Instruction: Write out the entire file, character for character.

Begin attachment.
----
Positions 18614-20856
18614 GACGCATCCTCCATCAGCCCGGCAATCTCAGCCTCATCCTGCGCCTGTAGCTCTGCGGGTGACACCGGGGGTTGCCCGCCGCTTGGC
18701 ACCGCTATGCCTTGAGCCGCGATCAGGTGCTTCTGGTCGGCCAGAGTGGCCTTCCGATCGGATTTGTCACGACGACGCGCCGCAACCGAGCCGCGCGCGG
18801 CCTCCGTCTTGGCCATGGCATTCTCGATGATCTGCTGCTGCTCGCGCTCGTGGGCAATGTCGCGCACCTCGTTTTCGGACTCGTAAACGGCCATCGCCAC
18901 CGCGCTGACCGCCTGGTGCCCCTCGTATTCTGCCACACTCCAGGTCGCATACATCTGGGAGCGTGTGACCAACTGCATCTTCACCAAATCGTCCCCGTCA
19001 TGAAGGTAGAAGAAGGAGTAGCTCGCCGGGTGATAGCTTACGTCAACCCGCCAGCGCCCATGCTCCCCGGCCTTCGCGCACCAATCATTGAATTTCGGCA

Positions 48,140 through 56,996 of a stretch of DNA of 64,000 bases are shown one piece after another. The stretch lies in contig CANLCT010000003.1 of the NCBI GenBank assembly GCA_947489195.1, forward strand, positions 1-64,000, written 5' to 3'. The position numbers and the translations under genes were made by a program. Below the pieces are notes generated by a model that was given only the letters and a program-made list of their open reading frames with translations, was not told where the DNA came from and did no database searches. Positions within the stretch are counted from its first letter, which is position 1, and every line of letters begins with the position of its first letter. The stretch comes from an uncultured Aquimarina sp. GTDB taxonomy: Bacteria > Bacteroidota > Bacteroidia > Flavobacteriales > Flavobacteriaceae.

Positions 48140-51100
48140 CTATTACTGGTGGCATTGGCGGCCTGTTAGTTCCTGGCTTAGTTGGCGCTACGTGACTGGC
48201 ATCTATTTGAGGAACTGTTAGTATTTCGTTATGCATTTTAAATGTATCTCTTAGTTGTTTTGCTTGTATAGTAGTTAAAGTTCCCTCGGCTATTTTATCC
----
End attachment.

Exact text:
Positions 18614-20856
18614 GACGCATCCTCCATCAGCCCGGCAATCTCAGCCTCATCCTGCGCCTGTAGCTCTGCGGGTGACACCGGGGGTTGCCCGCCGCTTGGC
18701 ACCGCTATGCCTTGAGCCGCGATCAGGTGCTTCTGGTCGGCCAGAGTGGCCTTCCGATCGGATTTGTCACGACGACGCGCCGCAACCGAGCCGCGCGCGG
18801 CCTCCGTCTTGGCCATGGCATTCTCGATGATCTGCTGCTGCTCGCGCTCGTGGGCAATGTCGCGCACCTCGTTTTCGGACTCGTAAACGGCCATCGCCAC
18901 CGCGCTGACCGCCTGGTGCCCCTCGTATTCTGCCACACTCCAGGTCGCATACATCTGGGAGCGTGTGACCAACTGCATCTTCACCAAATCGTCCCCGTCA
19001 TGAAGGTAGAAGAAGGAGTAGCTCGCCGGGTGATAGCTTACGTCAACCCGCCAGCGCCCATGCTCCCCGGCCTTCGCGCACCAATCATTGAATTTCGGCA

Positions 48,140 through 56,996 of a stretch of DNA of 64,000 bases are shown one piece after another. The stretch lies in contig CANLCT010000003.1 of the NCBI GenBank assembly GCA_947489195.1, forward strand, positions 1-64,000, written 5' to 3'. The position numbers and the translations under genes were made by a program. Below the pieces are notes generated by a model that was given only the letters and a program-made list of their open reading frames with translations, was not told where the DNA came from and did no database searches. Positions within the stretch are counted from its first letter, which is position 1, and every line of letters begins with the position of its first letter. The stretch comes from an uncultured Aquimarina sp. GTDB taxonomy: Bacteria > Bacteroidota > Bacteroidia > Flavobacteriales > Flavobacteriaceae.

Positions 48140-51100
48140 CTATTACTGGTGGCATTGGCGGCCTGTTAGTTCCTGGCTTAGTTGGCGCTACGTGACTGGC
48201 ATCTATTTGAGGAACTGTTAGTATTTCGTTATGCATTTTAAATGTATCTCTTAGTTGTTTTGCTTGTATAGTAGTTAAAGTTCCCTCGGCTATTTTATCC